In the "chapter of three deaths" (Deborah, Rachel, and Isaac), there is this brief and enigmatic verse: "But Deborah, Rebekah's nurse died, and she was buried beneath Bethel under an oak: and the name of it was called Allonbachuth." (Gen 35:8) This raises a host of questions. How did Deborah get there? Why would the death of Rebekah's nurse be mentioned, and not Rebekah herself? Why bury her under a terebinth (KJV has "oak"), and why is it called the "Tree of Weeping"?

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    When I first saw the title, I thought this was talking about Judge Deborah. I had forgotten there was a nurse with the same name. Jan 7, 2022 at 17:26

2 Answers 2


There is no clear answer to any of these puzzling questions; we are left to speculate.

First, how did Deborah get there? There are two possibilities. One is that she accompanied Jacob all the way from Beer-sheba to Haran, and then back to Canaan—and this is not an implausible idea, as Rebekah might have sent her back to her homeland to help her son. Another is that Deborah connected with the returned prodigal. It seems highly unlikely that Jacob would spend ten years in Canaan without seeing his aged father and his clan; thus he might have been back in touch with Deborah, and her services as nurse might have been again employed by the family.

Now, it might look like a disgrace that the death of the beautiful Rebekah, mother of Israel, is not mentioned, while that of her nurse is mentioned. But perhaps it is not; it depends on the explanation, and there are a few possible explanations.

(1) Rebekah died at some time before Jacob’s return. She was, after all, rather old herself. In that case, the death of Jacob’s beloved mother might have been so painful that the death of her nurse goes proxy for it. This might seem less likely, considering that the deaths of Sarah and Rachel are reported; but the deaths of Leah and many other important women are not reported, though both Rebekah and Leah are said to be buried in the Cave of Machpelah (see Gen 49:31) so perhaps it is not an indication of disgrace after all.

But this does leave open the question why a minor servant like Deborah (mentioned only once before, in passing and without being named, at Gen 24:59) is so honored in a way her deeply important mistress is not. This problem seems to be handled by the fact that the story is told from Jacob’s point of view, and he did not witness his mother’s death.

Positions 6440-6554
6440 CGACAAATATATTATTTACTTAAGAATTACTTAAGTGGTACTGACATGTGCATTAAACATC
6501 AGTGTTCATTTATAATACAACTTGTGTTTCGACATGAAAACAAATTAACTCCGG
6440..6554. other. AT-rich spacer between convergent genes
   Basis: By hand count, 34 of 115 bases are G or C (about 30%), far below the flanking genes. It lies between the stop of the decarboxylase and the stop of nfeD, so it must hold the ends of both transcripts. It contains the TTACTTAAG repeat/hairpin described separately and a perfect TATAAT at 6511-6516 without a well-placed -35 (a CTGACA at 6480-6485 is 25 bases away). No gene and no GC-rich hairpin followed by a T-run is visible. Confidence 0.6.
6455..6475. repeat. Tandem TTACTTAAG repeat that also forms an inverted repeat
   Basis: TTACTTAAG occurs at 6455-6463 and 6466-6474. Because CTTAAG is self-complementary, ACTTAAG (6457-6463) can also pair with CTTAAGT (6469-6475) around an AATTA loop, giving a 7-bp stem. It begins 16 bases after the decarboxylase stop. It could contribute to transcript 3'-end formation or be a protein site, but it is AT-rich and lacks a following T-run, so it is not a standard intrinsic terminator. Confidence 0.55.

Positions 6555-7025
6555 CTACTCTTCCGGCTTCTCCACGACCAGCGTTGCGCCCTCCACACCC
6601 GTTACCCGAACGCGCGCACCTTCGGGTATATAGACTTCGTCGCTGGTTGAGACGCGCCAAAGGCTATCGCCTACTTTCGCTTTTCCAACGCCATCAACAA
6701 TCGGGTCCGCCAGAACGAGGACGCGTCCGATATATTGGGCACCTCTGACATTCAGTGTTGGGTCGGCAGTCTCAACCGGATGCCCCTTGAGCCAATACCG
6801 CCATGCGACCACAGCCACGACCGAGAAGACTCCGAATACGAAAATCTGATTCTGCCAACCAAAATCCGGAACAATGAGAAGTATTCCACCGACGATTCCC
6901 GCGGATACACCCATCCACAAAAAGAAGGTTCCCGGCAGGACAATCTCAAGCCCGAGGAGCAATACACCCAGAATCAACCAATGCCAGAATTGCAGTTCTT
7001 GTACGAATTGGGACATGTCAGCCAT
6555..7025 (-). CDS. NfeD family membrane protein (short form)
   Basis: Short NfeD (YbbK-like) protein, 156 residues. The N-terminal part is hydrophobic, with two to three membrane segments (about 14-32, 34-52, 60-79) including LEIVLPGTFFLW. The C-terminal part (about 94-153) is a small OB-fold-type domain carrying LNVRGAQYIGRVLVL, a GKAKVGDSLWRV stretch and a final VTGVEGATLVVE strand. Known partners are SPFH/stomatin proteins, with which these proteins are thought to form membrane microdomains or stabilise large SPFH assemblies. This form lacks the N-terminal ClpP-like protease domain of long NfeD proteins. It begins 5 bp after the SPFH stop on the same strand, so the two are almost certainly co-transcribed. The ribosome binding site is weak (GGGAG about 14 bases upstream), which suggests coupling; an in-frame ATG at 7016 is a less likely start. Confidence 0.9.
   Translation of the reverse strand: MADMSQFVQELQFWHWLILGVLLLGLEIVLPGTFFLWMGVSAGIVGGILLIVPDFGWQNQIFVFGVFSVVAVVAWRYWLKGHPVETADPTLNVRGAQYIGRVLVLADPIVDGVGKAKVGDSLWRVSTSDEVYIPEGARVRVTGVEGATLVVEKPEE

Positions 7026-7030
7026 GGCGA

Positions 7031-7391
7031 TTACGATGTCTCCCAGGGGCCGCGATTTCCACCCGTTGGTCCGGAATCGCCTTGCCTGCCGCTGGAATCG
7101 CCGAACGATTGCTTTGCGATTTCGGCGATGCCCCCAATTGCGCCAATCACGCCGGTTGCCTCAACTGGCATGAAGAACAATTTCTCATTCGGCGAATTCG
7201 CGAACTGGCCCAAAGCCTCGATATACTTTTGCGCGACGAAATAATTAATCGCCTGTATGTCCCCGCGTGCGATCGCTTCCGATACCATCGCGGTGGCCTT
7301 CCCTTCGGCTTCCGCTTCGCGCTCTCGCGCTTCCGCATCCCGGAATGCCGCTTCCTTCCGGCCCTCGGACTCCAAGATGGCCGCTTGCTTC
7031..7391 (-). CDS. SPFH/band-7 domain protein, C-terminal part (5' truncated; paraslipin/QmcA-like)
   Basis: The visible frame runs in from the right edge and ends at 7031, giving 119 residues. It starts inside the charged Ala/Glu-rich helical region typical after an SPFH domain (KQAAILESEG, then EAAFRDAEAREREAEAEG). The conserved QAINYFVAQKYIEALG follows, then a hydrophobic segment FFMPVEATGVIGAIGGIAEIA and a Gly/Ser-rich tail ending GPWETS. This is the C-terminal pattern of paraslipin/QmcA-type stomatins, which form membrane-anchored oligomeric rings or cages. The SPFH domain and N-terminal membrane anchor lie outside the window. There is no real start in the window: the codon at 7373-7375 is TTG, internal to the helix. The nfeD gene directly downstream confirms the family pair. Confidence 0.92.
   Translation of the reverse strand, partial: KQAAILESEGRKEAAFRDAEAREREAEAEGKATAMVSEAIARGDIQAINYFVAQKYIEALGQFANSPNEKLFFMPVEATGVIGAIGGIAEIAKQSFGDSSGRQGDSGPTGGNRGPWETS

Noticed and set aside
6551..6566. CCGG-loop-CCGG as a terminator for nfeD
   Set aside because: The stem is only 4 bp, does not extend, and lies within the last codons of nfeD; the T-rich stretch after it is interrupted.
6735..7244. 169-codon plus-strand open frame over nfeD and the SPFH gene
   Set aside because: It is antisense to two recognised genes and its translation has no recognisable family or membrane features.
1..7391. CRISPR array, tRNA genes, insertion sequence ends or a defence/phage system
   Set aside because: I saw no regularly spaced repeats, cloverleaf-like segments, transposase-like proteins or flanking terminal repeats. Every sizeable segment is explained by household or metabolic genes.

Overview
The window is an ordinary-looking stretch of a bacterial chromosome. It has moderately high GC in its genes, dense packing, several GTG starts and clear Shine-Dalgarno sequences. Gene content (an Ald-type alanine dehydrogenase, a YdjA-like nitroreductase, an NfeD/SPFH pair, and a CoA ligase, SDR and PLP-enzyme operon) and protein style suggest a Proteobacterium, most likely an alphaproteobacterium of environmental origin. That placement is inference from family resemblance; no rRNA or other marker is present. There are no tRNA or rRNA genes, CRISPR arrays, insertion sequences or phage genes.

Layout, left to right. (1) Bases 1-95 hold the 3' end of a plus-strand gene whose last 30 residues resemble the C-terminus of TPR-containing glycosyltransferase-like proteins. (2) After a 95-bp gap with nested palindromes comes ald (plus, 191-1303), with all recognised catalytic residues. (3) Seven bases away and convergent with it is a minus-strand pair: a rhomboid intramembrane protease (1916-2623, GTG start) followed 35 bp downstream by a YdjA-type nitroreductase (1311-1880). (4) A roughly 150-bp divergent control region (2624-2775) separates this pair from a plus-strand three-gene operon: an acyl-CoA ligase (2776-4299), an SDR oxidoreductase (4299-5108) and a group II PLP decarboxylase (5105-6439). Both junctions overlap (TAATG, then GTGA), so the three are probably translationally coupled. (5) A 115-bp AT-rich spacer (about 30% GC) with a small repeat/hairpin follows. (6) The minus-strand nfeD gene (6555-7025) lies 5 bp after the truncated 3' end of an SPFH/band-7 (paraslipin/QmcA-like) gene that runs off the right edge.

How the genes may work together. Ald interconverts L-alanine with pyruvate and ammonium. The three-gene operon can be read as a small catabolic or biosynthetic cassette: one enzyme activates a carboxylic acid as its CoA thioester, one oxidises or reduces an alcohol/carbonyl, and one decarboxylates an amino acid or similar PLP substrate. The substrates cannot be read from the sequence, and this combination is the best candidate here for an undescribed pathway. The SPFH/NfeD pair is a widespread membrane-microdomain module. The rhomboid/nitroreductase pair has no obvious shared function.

(2) The other possibility is that the Lord, and Moses, have deliberately omitted the burial of this mother who, whatever her merits, suborned lying in a most holy and important matter. That could explain why Rebekah appears to be disgraced by being passed over in silence. As sad as this would be, it strikes me as a plausible explanation. It also helps explain why Deborah’s death is mentioned: though only a nurse, she is not in disgrace and thus honored above her mistress. This is, however, highly speculative, and as a reading it is certainly not forced by the text.

We can take a further clue from the fact that Deborah was buried beneath the "Tree of Weeping." Why? This would perhaps be a merely colorful detail if not for that fact that Jacob also buried the “strange gods” and earrings under an “oak” (more likely a terebinth tree) just four verses prior. Is this a meaningless coincidence? Probably not, considering that all three items—the strange gods, the earrings, and the nurse—all or mostly originated in Haran. Probably, all partook of a pagan culture which was being symbolically buried beneath a tree with some religious significance, before the Lord gave one of his most extensive blessings, at Beth-el. I do not mean to say that Deborah was in disgrace: the terebinth at which she was laid to rest was called the “Tree of Weeping,” after all. She must have been a beloved servant, and in weeping for her, Jacob might also have been weeping for his mother.

Nevertheless, Deborah represented Haran, which Jacob was led by the Lord to put firmly and permanently behind him. And that probably explains why her death was mentioned: the things of Haran, however much they were valued, are to be buried before the Lord reiterates his promise to give Jacob the land of Canaan (35:9-13).

Thus in view of more relevant evidence, it does seem that (1) is the better explanation: Rebekah, buried in the family tomb, the Cave of Machpelah, passed on before Jacob arrived home, and that is why her burial is not mentioned here.

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    Good answer. Another possible contributing fact was her apparent great age - at least 160 years old! This was much older than Rebekah.
    – Dottard
    Jan 7, 2022 at 9:54
  • OK! I still haven’t bothered to look up/calculate her age but figured she would be quite old. Jan 7, 2022 at 14:14

The Book of Jubilees has Rebekah dying at 155 years old...5 years before Isaac. Deborah at that point would have had to be at least 180 years old, the same as Isaac or older!


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